The study was approved by the local Ethics Committee at the University Clinic of Aachen, Germany (EK191/14) and blood was collected with written consent of the blood donors. Human blood was collected from six healthy volunteers using citrate as an anticoagulant and the first 3 mL was discarded. White blood cells, blood platelets, platelet-rich and platelet-free plasma were isolated for analysis of PRCP activity.

The number of white blood cells and platelets per mL were counted using an automated hematology analyser. After adding prostacyclin (100 ng/mL), the blood sample was centrifuged for 15 min at 365 g without brakes. The cell pellet was used for the isolation of white blood cells, as described below. The supernatant, being platelet-rich plasma, was collected, supplemented with acid-citrate-dextrose (ACD) (1:6 Vol.-%) and apyrase (0.1 units/mL), and centrifuged for 10 min at 1045 g without brakes. The supernatant was used to prepare platelet-free plasma by centrifuging again for 10 min at 2500 g. Instead, the platelet-containing pellet was gently resuspended in Hepes pH 6.6 containing glucose (1 mg/mL), bovine serum albumin (BSA, 1 mg/mL), ACD (1:15 Vol.-%), apyrase (0.1 units/mL) and prostacyclin (100 ng/mL). After centrifugation for 10 min at 1045 g without brakes, the platelet pellet was gently resuspended in Hepes pH 7.45 containing glucose (1 mg/mL) and BSA (1 mg/mL). Isolated cells were counted using a Neubauer chamber. All fractions were frozen at -20 °C for analysis of PRCP activity.

Where indicated, isolated platelets were stimulated with thrombin (20 units/mL) in the presence of CaCl2 (2 mM) for 45 min at 37 °C. Control platelets were kept for 45 min at 37 °C in the presence of prostacyclin (100 ng/mL). After stimulation, platelets were centrifuged for 2 min at 3000 g without brakes. The supernatants as well as the platelet pellets were frozen at -20 °C for analysis of PRCP activity.

To isolate white blood cells, citrate-anticoagulated human blood was centrifuged for 15 min at 365 g. The cell pellet was incubated in red blood cell lysis buffer (0.155 M NH4Cl, 0.01 M KHCO3 and 0.1 mM EDTA in water) for 10 minutes at room temperature. After centrifugation for 5 min at 300 g, the cells were washed with phosphate buffered saline (PBS), counted and the cell pellet was frozen at -20 °C for PRCP analysis.

To calculate the relative contribution of white blood cells, platelets and platelet-free plasma to the total PRCP activity in blood, PRCP activity of white blood cell lysates, platelet lysates, platelet-free plasma as well as total blood lysates were first expressed in U/mL blood, after which the relative contribution was calculated. For white blood cells and platelets, PRCP activity in U/mL blood was calculated as U/cell number multiplied by the cell number per mL of blood. The platelet-free plasma volume fraction of total blood was calculated as “1—haematocrit value/100”, neglecting the volume of white blood cells. Next, the contribution of platelet-free plasma to total circulating PRCP activity (in U/mL blood) was calculated as “PRCP activity (U/mL plasma) x platelet-free plasma volume fraction of blood”.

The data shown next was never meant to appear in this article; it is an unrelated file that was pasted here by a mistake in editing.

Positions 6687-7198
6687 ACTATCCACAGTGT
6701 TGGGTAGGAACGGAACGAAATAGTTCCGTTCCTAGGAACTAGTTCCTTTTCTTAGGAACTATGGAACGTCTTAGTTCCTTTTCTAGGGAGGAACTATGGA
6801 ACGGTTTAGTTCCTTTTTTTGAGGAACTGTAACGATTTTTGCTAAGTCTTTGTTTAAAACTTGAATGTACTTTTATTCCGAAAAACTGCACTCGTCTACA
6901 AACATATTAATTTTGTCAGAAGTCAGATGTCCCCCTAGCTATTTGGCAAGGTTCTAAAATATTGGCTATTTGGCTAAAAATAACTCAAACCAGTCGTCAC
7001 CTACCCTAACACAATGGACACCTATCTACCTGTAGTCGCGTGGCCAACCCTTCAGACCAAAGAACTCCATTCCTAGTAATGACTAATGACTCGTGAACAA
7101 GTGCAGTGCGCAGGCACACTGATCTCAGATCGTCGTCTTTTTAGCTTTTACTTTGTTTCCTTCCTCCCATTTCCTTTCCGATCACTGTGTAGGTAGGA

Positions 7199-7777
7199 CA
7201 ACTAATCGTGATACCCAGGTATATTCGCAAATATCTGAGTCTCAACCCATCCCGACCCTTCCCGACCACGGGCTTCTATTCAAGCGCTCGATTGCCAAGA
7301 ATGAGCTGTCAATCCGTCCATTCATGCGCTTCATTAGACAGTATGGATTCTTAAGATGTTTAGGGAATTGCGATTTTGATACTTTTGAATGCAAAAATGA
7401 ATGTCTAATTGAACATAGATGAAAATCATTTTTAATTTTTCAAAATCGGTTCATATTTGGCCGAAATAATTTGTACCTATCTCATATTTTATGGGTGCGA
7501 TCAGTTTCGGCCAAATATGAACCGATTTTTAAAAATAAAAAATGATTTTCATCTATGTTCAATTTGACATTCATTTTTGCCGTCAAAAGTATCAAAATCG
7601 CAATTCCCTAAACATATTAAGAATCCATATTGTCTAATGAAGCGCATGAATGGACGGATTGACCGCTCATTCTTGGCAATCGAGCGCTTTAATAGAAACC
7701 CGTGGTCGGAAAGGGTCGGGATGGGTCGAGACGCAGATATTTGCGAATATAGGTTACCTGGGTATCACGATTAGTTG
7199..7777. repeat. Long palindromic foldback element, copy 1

PRCP activity in peripheral blood mono- and polymorphonuclear cells

Peripheral blood mononuclear cells (PBMCs) were isolated by Ficoll-Paque density gradient centrifugation of buffy coats (Blood Transfusion Centre) [21]. Buffy coats were diluted twice in DPBS (1:1, vol/vol) (Lonza, Verviers, Belgium) and layered on top of the Ficoll-Paque PREMIUM (Sigma-Aldrich, Diegem, Belgium) solution and centrifuged for 40 min at 400 g (no brakes). PBMCs were collected from the interface and subsequently washed two times with complete RPMI 1640 medium (Life Technologies, Ledeberg, Belgium). PBMCs of one buffy coat were grown overnight in complete RPMI 1640 medium in four T25 culture flasks at 37 °C under 5% CO2. On day 2, the non-adherent cells (predominantly lymphocytes) were collected. The adherent cells (mostly monocytes) were either harvested and collected or differentiated into M1 and M2 macrophages for 6 days in complete RPMI medium supplemented with 100 ng/mL granulocyte macrophage colony stimulating factor (Immunotools, Friesoythe, Germany) or 20 ng/mL macrophage colony stimulating factor (Immunotools) according to our in-house protocol [22]. Macrophages were harvested or further activated by incubation of the cells with 20 ng/mL lipopolysaccharide (LPS, Sigma-Aldrich) and 100 U/mL interferon-γ (IFN-γ, Immunotools) for 24 h for M1 activation and with 20 ng/mL interleukin-4 (Immunotools) for M2 activation. To confirm appropriate macrophage activation by these stimulation protocols, we determined tumor necrosis factor-α (TNFα) levels in the 8 h aspirate and interleukin-6 (IL-6), interleukin-1β (IL-1β) and interleukin-10 (IL-10) levels in the 24 h aspirate by using ELISA. All ELISA’s were performed according to the manufacturer’s instructions (Immunotools) [22].

Subsets of lymphocytes (CD4+ T cells, CD8+ T cells and CD19+ B cells) were isolated from PBMCs using Dynabeads FlowComp Human CD4, CD8 and CD19 pan B (Life Technologies), according to manufacturer’s instructions.